Records relating to Street Hawkers

Historically, street traders' licences were administered under the provisions of the Licensed Hawkers Act of 1863, which empowered Local Government authorities to make by-laws for licensing traders and for fixing fees and conditions under which they operated. The first such by-law was passed by the City Council on 7th December 1868 (By-Law No. 46 "To Provide for the Licensing of Hawkers Trading within the City of Adelaide”).

There are two main sources of information about street hawkers held by the Archives. These are the Town Clerks Dockets (Series S3) which can be identified using the Docket Indexes and Registers (Accessions 4183 and 4182). A list of some of the Dockets relevant to this subject is attached herein. The other source of information is the Town Clerk's Special Files (Series S4) described earlier, in particular: -

  • Special File No. 27 parts A-C "Street Hawkers" 1898-1918. Contains correspondence, reports and other papers relating to the occupancy and use of street stands and the licensing of street traders.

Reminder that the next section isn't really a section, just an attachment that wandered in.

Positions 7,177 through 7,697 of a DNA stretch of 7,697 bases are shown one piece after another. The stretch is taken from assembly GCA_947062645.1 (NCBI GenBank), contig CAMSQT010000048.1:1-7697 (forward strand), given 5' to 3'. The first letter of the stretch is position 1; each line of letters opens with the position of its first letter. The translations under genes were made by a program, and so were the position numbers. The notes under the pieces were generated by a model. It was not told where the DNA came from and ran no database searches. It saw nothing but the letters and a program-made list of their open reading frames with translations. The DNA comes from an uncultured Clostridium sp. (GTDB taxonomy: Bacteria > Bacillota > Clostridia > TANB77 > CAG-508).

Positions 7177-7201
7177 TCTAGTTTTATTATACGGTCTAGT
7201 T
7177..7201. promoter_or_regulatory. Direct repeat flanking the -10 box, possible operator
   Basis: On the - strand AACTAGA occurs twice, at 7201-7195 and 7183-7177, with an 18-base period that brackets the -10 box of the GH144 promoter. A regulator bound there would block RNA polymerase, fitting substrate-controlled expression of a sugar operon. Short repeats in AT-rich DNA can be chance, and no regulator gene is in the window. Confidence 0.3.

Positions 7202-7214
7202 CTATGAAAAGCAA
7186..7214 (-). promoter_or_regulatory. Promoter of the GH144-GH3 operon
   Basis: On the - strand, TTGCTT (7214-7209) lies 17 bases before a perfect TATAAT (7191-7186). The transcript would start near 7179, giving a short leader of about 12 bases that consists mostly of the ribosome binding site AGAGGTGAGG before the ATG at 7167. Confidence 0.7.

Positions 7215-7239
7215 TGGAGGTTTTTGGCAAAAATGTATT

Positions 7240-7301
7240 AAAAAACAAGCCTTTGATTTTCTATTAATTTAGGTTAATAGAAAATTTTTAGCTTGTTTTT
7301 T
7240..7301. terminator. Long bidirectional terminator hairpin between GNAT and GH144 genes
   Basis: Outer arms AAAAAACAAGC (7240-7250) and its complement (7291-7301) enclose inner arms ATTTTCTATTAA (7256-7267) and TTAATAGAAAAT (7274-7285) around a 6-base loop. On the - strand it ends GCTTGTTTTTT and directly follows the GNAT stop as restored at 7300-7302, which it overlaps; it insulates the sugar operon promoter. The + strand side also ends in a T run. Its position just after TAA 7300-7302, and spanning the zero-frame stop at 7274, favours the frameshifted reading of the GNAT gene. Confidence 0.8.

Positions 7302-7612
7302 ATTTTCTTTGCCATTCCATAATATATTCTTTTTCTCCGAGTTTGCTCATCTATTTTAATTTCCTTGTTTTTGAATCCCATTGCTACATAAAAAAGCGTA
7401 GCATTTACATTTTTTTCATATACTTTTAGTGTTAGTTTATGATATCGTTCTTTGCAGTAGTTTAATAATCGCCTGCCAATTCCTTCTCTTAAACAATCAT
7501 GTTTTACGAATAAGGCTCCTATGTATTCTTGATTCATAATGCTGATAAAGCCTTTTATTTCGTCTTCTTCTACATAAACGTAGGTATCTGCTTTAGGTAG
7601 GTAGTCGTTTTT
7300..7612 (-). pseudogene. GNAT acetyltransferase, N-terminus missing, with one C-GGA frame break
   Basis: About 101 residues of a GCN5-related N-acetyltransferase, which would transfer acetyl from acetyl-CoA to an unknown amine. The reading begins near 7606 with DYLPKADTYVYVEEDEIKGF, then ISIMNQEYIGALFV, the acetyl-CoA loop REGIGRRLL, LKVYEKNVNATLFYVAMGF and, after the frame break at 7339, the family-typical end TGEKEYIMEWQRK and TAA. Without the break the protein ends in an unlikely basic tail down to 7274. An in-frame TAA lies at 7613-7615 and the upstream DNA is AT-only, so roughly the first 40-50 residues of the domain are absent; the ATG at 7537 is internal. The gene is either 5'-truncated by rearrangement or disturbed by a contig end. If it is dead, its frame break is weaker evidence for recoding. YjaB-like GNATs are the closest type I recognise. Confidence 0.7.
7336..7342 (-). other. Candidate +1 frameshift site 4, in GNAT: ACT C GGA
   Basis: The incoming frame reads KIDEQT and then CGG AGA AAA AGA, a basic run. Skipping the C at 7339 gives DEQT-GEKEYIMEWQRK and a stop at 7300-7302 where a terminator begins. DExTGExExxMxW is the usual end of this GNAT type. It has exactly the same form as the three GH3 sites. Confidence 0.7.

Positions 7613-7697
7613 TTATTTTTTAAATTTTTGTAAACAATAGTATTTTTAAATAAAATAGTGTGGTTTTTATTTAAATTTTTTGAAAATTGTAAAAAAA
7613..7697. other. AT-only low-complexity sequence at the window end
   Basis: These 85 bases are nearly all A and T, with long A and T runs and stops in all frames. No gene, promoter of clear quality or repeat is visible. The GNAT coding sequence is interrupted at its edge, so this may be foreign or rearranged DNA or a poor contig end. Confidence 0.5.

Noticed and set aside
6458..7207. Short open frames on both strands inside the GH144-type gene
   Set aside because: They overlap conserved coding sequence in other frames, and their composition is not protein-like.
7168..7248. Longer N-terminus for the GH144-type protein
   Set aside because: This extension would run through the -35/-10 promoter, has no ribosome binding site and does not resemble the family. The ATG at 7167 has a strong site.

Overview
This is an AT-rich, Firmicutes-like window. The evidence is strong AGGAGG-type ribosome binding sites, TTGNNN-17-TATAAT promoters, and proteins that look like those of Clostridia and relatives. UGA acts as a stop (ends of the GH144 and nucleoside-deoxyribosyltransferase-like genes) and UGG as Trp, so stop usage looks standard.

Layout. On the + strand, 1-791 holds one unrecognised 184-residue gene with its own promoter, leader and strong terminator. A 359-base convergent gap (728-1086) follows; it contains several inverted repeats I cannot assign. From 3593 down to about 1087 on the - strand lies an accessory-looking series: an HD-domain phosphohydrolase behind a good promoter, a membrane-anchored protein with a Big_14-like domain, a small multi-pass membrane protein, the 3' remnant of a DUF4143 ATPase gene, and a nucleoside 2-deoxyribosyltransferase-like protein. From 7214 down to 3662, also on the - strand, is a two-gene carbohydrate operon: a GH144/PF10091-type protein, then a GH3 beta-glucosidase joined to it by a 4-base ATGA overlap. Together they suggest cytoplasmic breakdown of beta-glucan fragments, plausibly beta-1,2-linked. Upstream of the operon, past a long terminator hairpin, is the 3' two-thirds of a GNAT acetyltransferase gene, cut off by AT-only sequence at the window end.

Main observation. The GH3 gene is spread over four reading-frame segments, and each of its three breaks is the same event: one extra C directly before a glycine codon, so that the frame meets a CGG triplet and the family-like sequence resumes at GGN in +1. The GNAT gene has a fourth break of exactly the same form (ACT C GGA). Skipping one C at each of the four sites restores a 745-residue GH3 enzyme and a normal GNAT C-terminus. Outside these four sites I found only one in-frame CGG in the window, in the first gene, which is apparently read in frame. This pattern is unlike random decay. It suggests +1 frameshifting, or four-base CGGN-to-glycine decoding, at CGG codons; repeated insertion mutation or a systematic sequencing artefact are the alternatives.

• Special File No. 201 "Fruit Stands''. Correspondence and other papers about fruit barrows in City streets during the 1930s; includes lists of stands, locations, names of proprietors and fees paid.

Records of the Inspector of Weights and Measures

The Inspector of Weights and Measures was one of the first officials appointed by the Adelaide City Council in 1840, in response to the grievances of the citizens that they were being defrauded through the use of short weights and measures.

The Inspector was empowered to visit all markets and places of business in the City to inspect and test samples of produce, and the weights and measures used to ensure they conformed to the established imperial standard. Any produce offered for sale found to be underweight by the Inspector could be seized and "dedicated to the use of the poor" and the vendor fined.